SHMA Cont. Geologists in the Seismic Hazard Zonation Program gather existing geological, geophysical and geotechnical: Produce the Seismic Hazard Zone Maps. Designate as Zones of Required Investigation (ZORI) Prone to liquefaction and earthquake–induced landslides. The SHMA requires site-specific geotechnical investigations within ZORI’s To identify and evaluate seismic hazards and formulate mitigation measures prior to permitting
Liquefaction Liquefaction is a process by which sediments below the water table temporarily lose strength during an earthquake and behave as a viscous liquid rather than a solid. Liquefaction is restricted to certain geologic and hydrologic environments, primarily recently deposited sand and silt in areas with high groundwater levels. The process of liquefaction involves seismic waves passing through saturated granular layers, distorting the granular structure and causing the particles to collapse. This causes the granular layer to behave temporarily as a viscous liquid rather than a solid, resulting in liquefaction. USGS has maps to identify areas: MAP
Lateral Spreading and Lurching Lateral spreading is lateral ground movement, with some vertical component, as a result of liquefaction. The soil rides on top of the liquefied layer Lurching is the movement of the ground surface toward an open face when the soil liquefies. An open face could be a graded slope, stream bank, canal face, gully, or other similar feature.
Landslide Hazard Mapping Act Produced from 1986 through 1995, as directed by the now-repealed Landslide Hazard Mapping Act. Online Resource: MAPs
Landslides Categorized as either 1) rock, 2) soil, or 3) rock and soil. Rock= refers to hard or firm bedrock that was intact and in place prior to slope movement. Soil=means unconsolidated particles or poorly cemented rock or aggregates. Soil is also distinguished further on the basis of texture: Debris (coarse fragments) Earth (fine fragments)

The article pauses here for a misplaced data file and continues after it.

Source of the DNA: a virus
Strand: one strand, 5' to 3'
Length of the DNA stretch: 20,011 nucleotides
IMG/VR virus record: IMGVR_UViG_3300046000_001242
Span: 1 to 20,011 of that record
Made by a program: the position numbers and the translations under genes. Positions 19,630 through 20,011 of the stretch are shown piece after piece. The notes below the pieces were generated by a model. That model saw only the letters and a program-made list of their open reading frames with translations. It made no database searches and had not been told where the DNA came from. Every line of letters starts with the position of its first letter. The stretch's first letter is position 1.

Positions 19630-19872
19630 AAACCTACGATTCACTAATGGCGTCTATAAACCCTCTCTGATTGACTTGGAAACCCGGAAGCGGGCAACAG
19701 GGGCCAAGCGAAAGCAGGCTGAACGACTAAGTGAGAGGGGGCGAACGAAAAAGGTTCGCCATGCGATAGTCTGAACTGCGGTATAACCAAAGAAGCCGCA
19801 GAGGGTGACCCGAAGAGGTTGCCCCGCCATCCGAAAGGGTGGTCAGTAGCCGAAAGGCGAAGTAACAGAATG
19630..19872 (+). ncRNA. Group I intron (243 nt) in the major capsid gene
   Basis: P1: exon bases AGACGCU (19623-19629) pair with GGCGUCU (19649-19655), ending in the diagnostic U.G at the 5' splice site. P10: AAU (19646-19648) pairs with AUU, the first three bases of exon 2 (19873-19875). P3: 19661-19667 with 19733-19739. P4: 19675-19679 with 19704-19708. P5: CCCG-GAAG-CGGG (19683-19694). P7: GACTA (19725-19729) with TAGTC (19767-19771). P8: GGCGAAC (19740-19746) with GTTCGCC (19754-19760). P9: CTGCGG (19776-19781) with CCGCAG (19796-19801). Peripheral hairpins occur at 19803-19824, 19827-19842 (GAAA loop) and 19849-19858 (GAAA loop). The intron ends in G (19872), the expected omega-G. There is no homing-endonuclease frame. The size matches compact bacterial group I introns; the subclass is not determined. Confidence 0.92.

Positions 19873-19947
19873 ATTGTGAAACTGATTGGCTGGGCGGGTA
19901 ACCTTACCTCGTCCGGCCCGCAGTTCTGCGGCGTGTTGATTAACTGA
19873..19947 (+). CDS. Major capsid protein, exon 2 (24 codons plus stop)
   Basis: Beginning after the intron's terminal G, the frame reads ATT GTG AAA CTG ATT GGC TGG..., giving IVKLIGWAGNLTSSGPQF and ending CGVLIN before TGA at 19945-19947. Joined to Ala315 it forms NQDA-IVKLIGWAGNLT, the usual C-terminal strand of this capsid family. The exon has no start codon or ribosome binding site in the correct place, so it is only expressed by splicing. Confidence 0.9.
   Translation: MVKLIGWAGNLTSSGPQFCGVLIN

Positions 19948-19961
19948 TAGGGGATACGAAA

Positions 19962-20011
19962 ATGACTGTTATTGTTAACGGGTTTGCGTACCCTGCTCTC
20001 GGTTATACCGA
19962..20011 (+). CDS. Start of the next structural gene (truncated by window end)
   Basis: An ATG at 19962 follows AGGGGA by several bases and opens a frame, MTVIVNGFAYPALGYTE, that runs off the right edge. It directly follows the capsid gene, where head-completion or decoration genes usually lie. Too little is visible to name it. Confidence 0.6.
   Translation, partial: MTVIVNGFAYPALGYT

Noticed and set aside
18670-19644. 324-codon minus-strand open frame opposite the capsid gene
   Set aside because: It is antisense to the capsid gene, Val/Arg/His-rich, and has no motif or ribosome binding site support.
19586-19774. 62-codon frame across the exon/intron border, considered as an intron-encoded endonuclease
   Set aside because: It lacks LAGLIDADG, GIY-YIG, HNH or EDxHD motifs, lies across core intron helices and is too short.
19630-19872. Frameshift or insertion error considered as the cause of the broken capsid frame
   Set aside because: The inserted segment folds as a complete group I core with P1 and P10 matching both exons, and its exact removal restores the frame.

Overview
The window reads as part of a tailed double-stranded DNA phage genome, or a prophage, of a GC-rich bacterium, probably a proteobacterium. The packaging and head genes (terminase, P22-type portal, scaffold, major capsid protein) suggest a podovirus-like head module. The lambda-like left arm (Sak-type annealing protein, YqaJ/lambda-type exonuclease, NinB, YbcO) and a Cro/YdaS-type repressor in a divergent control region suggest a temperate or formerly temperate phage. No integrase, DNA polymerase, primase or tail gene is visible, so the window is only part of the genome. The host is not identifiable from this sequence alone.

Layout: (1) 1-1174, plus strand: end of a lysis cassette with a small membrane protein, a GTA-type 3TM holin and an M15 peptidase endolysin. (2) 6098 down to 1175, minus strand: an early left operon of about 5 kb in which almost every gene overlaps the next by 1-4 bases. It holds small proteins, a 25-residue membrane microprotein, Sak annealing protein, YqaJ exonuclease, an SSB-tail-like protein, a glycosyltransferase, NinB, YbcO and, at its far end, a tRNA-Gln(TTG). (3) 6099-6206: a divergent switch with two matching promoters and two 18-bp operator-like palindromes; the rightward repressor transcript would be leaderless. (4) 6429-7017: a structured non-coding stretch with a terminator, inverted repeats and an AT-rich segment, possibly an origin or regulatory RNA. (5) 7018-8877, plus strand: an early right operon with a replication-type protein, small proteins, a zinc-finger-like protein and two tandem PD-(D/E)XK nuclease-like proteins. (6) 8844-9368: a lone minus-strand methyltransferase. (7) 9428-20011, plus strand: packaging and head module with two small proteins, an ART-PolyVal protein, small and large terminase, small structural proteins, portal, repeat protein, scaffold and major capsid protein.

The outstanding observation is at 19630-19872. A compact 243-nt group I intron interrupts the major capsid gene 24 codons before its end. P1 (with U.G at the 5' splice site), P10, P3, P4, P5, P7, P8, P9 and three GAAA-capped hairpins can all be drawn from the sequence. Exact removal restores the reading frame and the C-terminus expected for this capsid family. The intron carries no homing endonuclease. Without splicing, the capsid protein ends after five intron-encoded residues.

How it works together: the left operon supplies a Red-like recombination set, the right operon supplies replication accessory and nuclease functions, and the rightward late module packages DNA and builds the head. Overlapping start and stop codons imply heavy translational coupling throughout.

Landslide Classification 1) Falls: Masses of soil or rock that dislodge from steep slopes and free-fall, bounce, or roll downslope. 2) Topples: Move by the forward pivoting of a mass around an axis below the displaced mass. 3) Spreads: Commonly induced by liquefaction of material in an earthquake, move by horizontal extension and shear or tensile fractures. 4) Slides: Displace masses of material along one or more discrete planes. Rotational: Sliding the slide plane is curved and the mass rotates backwards around an axis parallel to the slope Translational: Sliding the failure surface is more or less planar and the mass moves parallel to the ground surface 5) Flows : mobilize as a deforming, viscous mass without a discrete failure plane.
Hazardous Minerals of CA Asbestos-Inhalation of asbestos fibers may cause cancer. Most commonly, asbestos occurrences are associated with serpentinite and partially serpentinized ultramafic rocks. Mercury- Mercury from historic mercury mines or gold mines has entered a number of watersheds in California. Radon- Gas is a naturally-occurring, radioactive gas that is invisible and odorless. It forms from the radioactive decay of small amounts of uranium and thorium naturally present in rocks and soils.